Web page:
Schools in Britain are also being criticized for providing children with insufficient education about issues surrounding sexuality. Some teachers are being condemned for a tendency to uphold an old-fashioned approach which holds that, by providing information on the subject, they are actually giving permission for young people to become sexually active. Consequently complete abstinence is often the preferred advice. Liza Jones and two of her friends recently attended a screening for Chlamydia after reading a report that, if left undetected, the infection can lead to infertility – a serious consequence that they had not been informed about at school.

In the UK, the root of the crisis, for many, lies in the slack attitude by the government and in schools. Today, children are growing up in a society with a 52 percent divorce rate in which more and more people are not interested in married life and, for some, these “slacker values” can be blamed for the rises in sexually-related problems like STDs and teenage pregnancies. Parents undoubtedly play a key role into the reasons why a growing number of children are becoming infected with sexually transmitted diseases.

Rising divorce rates and “promiscuous” relationships are ultimately shaping children’s perception of sex and sexuality, as every action has a consequence. Pinpointing the blame solely on the government and teachers is surely inaccurate and unfair. Perhaps ministers, those in education, and parents should be working together to create a heightened awareness and a greater understanding of what has – as the recent figures released in Britain have shown – become a very worrying and pressing issue.

Gabrielle Pickard for RT

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Disabled people deal with discrimination at every turn

Dea Birkett reports that a poll of families with disabled children revealed that the one thing that would change their lives most would be “not to have to fight for support”. Her notion that disabled people and their families live in a “parallel universe” is so apt – but the lived experience for most of us is of having to put in “double time” to face the exhausting demands of this constant struggle on top of the ordinary demands of everyday life. We have to live two lives simultaneously with only one set of time, energy and money.

Most people could not begin to imagine the extent of our exclusions and lack of choices. Birkett quotes the mother of a disabled child saying “life is relentless. It’s physically and mentally punishing. But the biggest frustration is the constant battle that you have with social services, health and education to get any kind of help and support”. On top of all this, we face toxic comments about our differences, such as those expressed about Cerrie Burnell, the children’s TV presenter with only one hand: “One father said he would ban his daughter from watching the channel because Burnell would give [his daughter] nightmares. Another said it would scare the kids”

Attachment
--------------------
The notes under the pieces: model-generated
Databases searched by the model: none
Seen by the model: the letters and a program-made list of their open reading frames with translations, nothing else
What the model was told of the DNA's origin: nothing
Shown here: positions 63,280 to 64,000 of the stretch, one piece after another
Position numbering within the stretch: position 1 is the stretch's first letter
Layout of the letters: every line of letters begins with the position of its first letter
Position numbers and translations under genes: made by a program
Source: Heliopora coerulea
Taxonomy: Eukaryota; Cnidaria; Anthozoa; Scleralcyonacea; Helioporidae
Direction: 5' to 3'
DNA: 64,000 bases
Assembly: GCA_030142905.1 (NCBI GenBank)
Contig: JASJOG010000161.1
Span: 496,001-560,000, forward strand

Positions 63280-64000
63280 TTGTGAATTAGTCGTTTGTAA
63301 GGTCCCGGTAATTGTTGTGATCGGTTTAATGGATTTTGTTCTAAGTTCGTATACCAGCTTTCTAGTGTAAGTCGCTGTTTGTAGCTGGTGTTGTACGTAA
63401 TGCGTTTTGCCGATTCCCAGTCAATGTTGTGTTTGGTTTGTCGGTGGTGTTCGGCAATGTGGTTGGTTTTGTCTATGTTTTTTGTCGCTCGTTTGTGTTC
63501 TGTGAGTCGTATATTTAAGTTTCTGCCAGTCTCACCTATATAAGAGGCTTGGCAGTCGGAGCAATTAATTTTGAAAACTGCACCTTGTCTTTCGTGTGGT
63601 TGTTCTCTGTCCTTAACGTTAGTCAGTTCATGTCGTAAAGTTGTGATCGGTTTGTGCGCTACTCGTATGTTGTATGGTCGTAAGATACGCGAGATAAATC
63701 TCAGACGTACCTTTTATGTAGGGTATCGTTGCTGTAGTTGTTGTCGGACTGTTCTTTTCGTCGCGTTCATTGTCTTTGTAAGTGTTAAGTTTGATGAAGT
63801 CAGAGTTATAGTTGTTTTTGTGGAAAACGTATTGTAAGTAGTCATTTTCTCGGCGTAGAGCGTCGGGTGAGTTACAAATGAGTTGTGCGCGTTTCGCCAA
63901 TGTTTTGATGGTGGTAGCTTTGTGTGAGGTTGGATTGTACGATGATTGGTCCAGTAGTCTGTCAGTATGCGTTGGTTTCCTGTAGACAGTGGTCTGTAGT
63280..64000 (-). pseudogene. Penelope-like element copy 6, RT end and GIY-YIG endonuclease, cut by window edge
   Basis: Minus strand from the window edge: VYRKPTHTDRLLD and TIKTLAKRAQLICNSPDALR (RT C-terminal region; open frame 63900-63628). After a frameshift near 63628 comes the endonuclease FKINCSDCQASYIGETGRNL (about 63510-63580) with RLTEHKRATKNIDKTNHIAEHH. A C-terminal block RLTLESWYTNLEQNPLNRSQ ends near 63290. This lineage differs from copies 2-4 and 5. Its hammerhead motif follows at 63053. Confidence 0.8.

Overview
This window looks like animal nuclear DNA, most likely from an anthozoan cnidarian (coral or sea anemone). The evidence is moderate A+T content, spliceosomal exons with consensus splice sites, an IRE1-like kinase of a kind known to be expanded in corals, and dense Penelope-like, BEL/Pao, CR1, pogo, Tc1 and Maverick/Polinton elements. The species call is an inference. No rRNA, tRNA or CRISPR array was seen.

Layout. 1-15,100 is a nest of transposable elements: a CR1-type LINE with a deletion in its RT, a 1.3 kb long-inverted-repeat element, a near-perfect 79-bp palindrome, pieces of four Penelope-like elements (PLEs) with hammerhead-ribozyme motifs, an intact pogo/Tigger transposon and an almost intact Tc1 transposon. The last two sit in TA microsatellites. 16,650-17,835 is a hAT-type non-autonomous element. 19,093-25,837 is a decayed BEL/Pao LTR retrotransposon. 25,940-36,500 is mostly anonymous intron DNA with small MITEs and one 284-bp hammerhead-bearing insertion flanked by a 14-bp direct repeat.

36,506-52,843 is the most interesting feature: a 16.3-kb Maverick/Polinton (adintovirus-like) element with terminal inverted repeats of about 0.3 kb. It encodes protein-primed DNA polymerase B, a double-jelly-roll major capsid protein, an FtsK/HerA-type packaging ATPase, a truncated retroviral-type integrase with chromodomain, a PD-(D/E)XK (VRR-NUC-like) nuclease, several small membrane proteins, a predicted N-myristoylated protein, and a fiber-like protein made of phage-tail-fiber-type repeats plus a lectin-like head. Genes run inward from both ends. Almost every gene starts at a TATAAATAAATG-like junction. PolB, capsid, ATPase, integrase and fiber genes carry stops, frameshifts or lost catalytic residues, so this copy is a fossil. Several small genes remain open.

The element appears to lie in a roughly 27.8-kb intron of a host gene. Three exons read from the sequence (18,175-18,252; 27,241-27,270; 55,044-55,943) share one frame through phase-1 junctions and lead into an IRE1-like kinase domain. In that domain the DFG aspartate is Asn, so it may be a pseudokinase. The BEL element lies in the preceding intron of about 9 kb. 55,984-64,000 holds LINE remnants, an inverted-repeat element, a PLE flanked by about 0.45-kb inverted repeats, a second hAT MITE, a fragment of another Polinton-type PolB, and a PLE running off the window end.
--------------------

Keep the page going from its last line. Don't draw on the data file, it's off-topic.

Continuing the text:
Every time we need anything, we have to wait months for a new occupational therapist (OT) to be assigned for a new assessment. We are now into our third month of waiting for a new pair of shoes. Those of us lucky enough to be able to afford a holiday face unbelievable hurdles – such as, in our case, being excluded from planes because the Disability Discrimination Act does not cover air travel, so airlines can refuse a service to people like my husband, a wheelchair user who needs extra legroom because his knees don’t bend. Years of appealing to politicians has not changed this. We face selfish non-disabled people using our parking bays. As a carer, I have had to reduce my paid working hours to cope with all these extra demands on my time.

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Rapper Giggs’s tour cancelled after police warning

British rapper Giggs has had his UK tour pulled after police warned promoters over safety fears. Giggs, from Peckham, London, and recently signed to XL Recordings, was due to play 10 dates starting tomorrow in Birmingham. However, police confirmed that they warned organisers about security concerns after being contacted by the promoters for Giggs’ London dates.

An official statement read: “Police advised that there were concerns about potential risks to the event, if it took place. It is routine for police to work with licensed venues on a regular basis to identify and manage risk assessments for forthcoming performances, but the decision to cancel an event is a matter for the venue itself.” This isn’t the first time Giggs has run into trouble with the law. In 2003, he spent two years in prison for possessing firearms without licence. Ever since, the rapper has complained that Operation Trident has followed his movements, informing venues and record labels of his past in an attempt to shut down his musical career.

Giggs recently told the Observer’s Paul Morley that Trident contacted XL on the day before he was signed to scare them off. He claimed people from his label were “shaken up” after getting the call and were unsure whether to offer him a record deal. Giggs believes that police phoned venues before the start of the tour, exaggerating security risks. He told BBC 1Xtra: “This is how it’s been from the beginning, it’s just that everyone is hearing about it now. Before it used to be low key, people didn’t really believe me.”

Considering his backstory, though, this kind of publicity may not be too harmful. As the rapper himself said: “I just want to thank police for all this great promotion that they’re giving me, all these cancellations, which are making me more powerful.”